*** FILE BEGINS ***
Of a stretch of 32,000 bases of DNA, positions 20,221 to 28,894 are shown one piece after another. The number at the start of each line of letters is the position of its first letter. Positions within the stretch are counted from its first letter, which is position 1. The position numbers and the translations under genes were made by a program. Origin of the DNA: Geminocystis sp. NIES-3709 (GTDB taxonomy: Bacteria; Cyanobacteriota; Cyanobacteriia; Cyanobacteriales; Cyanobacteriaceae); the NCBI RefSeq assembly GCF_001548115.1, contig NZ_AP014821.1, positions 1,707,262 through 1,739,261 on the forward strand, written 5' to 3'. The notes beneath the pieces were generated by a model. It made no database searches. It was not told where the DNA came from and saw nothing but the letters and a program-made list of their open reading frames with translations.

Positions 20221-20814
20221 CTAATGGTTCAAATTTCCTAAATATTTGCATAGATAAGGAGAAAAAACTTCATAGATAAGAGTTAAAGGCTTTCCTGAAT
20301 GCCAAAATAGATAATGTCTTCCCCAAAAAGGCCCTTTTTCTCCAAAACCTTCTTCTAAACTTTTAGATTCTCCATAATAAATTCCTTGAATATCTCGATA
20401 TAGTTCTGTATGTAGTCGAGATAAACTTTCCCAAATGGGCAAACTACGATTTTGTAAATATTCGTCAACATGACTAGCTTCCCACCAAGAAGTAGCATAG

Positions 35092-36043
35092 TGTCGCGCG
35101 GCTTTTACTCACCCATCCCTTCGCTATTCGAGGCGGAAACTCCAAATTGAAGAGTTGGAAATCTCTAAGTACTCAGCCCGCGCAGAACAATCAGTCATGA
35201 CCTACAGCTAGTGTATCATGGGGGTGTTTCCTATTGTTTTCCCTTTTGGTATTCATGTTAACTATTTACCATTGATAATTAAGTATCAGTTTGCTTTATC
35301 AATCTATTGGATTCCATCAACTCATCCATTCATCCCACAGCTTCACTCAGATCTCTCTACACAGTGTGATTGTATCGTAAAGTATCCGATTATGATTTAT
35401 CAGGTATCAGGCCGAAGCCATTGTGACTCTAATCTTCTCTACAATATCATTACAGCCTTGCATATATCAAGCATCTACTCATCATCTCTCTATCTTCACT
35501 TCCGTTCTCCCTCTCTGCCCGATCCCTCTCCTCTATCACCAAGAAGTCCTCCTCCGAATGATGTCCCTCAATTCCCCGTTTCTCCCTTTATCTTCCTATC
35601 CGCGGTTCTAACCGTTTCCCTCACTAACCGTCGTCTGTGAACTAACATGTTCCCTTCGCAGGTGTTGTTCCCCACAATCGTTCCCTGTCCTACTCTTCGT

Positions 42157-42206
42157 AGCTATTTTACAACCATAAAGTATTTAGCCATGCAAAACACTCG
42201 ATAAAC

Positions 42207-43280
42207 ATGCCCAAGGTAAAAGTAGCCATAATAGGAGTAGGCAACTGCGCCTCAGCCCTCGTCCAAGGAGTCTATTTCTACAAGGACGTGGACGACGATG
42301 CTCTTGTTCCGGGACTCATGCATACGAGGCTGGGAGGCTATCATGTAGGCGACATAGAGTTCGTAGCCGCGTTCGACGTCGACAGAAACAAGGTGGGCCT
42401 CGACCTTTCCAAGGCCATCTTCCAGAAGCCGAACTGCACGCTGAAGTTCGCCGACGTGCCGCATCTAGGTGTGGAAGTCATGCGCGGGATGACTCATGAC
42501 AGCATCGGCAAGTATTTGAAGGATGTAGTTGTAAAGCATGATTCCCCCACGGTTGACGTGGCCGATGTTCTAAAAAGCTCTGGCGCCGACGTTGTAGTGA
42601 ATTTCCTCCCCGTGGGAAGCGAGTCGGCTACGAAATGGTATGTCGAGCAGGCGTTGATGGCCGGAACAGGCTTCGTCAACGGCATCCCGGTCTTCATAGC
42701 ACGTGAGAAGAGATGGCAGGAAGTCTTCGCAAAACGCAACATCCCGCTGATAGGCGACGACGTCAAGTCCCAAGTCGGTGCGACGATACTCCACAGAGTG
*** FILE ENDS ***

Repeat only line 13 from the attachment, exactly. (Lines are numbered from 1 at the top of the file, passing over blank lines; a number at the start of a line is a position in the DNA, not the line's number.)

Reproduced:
35601 CGCGGTTCTAACCGTTTCCCTCACTAACCGTCGTCTGTGAACTAACATGTTCCCTTCGCAGGTGTTGTTCCCCACAATCGTTCCCTGTCCTACTCTTCGT